If you owe student loans and feel a little pain when you write that sizable check each month or watch a chunk of your salary get debited by your lender, it no doubt stings. But if you are one of the many in serious financial straits, student loan debt can be the tipping point that pushes you from barely getting by to completely bereft. And now, if that wasn’t bad enough, many colleges are taking a more aggressive stance on student loan collection.
Of the roughly $1 trillion in student loan debt outstanding and growing every day, nearly $1 billion is in default because the borrowers are simply too poor to pay. As a result, Yale, University of Pennsylvania and George Washington University are suing former students over student loan nonpayment – specifically over defaulted Perkins loans.
For students with loans of different types, if their funds are tight, Perkins loans may be the last to be paid because interest rates are low. Private student loans have higher interest rates and often get paid before public loans. What’s more, Perkins loans are typically handed out to students colleges know are poorer and high-risk, so it’s not necessarily a surprise when defaults happen.
You have to sympathize with grads that are struggling to get by, can’t find full time work and simply can’t pay loans. But one of the particular challenges of Perkins loans is that they come from a revolving fund, so when one graduate defaults, another current or prospective student can be denied funds they desperately need to matriculate. There’s no easy answer to this Catch-22 lending dilemma, but President Obama has suggested a change.
As one of his proposals to increase access to education, the President says he will add $7.5 billion to the annual Perkins budget taking it from $1 billion up to $8.5 billion. The Perkins program was slated to be eliminated in 2014, but Obama’s pledge to infuse cash and have the federal government take over administration from schools has breathed new life into it. These changes will bring helpful funds to more than three million students.
As great as many of Obama’s recent pledges about affordability and access to education are, they don’t help the millions of people struggling (and often failing) to meet their student loan obligations. This is a serious gap in the administration’s education policy. Because these students are no longer in school – whether they graduated or just couldn’t continue, it seems they are the great forgotten – except by debt collectors and school attorneys…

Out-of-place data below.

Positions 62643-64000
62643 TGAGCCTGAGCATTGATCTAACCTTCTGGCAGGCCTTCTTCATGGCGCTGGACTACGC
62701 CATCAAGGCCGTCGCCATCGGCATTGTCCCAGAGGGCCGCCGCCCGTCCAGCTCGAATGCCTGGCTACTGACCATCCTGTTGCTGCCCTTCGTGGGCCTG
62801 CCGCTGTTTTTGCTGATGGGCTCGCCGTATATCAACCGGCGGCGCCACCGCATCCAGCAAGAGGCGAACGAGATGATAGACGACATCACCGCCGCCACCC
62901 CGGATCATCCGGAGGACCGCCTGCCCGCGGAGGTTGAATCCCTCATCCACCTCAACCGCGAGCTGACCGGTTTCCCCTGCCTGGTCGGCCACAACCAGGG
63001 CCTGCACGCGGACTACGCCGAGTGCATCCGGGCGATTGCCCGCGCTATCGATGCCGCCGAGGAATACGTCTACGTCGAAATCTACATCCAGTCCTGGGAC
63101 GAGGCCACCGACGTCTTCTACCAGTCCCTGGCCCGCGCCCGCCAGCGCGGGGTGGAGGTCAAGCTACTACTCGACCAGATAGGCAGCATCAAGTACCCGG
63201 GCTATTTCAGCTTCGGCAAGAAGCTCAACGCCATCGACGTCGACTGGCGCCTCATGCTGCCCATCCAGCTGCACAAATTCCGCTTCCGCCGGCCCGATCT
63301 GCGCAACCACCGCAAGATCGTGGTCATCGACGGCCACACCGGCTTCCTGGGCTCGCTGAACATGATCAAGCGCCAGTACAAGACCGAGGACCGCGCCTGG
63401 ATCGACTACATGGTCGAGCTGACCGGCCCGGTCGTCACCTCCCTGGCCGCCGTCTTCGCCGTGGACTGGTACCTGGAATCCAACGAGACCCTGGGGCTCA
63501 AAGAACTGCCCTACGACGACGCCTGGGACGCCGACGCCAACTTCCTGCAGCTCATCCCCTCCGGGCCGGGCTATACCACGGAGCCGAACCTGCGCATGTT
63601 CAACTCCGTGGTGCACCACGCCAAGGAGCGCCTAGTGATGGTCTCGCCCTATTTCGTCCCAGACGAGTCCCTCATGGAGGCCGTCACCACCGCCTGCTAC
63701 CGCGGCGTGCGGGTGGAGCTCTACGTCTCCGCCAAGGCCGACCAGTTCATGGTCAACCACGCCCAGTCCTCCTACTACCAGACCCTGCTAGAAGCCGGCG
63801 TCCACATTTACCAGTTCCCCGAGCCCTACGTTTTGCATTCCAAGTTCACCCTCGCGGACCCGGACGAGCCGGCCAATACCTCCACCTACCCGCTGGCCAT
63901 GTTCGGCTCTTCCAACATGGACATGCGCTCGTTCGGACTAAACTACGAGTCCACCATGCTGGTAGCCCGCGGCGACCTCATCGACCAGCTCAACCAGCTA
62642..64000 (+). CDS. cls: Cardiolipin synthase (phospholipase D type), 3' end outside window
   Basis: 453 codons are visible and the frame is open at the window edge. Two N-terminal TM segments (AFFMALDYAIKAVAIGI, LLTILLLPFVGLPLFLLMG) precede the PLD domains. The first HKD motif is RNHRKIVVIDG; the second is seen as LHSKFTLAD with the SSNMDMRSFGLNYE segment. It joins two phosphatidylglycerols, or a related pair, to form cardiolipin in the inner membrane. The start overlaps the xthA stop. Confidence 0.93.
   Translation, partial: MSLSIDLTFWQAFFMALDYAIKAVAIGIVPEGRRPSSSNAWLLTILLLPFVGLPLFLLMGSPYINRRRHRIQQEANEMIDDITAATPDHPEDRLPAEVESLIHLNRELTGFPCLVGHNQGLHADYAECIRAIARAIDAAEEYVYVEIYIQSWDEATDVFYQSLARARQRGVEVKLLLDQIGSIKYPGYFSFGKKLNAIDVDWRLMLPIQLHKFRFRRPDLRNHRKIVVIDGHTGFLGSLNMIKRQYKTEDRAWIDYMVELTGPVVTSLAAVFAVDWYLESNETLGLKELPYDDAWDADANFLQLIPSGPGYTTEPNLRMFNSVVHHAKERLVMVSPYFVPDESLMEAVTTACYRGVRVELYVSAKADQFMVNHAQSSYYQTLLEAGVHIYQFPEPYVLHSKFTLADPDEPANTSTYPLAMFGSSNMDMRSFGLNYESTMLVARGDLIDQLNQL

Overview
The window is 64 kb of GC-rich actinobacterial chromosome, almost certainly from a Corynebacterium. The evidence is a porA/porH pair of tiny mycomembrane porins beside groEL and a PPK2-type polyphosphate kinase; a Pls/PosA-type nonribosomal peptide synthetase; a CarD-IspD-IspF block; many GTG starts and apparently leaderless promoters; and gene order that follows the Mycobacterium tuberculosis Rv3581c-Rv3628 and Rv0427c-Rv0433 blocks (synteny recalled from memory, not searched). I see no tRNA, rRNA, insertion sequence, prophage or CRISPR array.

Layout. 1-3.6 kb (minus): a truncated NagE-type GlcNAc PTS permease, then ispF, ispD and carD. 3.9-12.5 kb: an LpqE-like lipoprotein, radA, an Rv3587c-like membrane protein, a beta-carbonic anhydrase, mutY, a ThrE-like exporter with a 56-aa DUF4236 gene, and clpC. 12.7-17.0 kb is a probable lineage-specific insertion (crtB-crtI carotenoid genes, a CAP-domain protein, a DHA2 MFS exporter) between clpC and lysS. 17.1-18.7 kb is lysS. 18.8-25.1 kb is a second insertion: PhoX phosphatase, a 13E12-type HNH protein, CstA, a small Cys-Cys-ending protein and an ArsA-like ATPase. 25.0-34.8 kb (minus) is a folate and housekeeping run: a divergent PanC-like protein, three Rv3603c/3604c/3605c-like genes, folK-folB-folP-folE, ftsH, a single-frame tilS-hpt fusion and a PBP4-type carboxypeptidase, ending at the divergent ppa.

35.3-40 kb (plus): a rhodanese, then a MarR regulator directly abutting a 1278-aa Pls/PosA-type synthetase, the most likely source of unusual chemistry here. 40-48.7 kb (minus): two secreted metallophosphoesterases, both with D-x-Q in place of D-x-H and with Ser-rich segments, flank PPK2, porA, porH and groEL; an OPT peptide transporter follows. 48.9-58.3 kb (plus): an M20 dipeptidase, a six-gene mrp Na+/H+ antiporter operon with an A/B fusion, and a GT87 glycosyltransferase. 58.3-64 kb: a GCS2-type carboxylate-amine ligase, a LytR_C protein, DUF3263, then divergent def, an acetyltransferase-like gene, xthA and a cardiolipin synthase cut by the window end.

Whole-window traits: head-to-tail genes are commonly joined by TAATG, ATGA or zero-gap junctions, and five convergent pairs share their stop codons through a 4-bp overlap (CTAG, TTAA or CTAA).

Neal McLuskey, an associate director at the Cato Institute, is less than sympathetic when it comes to the plight of Perkins’ loan holders saying, “You could take a job at Subway or wherever to pay the bills and that’s something you need to do if you have agreed in taking a loan to pay it back. It seems like basic responsibility to me.” This is a simplistic – and antagonistic – over simplification of a complex and serious debt situation that McLuskey obviously doesn’t care to take the time to understand.
For students who are still in college or preparing to begin their post-high school education, options should be explored. Costly colleges may not be the best choice for many students (see our recent article on colleges with low return on investment) and a four year degree may not be the best path for you. Consider the case of the Gnomon School of Visual Effects – a specialized school for those who want to work in computer graphics in the entertainment industry. If you want to work at Pixar one day, this school may be a great alternative to a four year university that isn’t as focused.
For those already out of school, if you have a Perkins loan in default, be on the lookout for threats of a lawsuit from your college. While it may be easier to focus on higher interest private loans, the specter of a lawsuit and ensuing judgment may have you rethinking how you prioritize your loans. Fingers crossed that your school isn’t as aggressive as Yale or GWU in this respect if you aren’t able to pay your loans.
For those students and alumni dealing with student loan debt, try Tuition.io’s free loan optimization and management tool to master your educational debt today.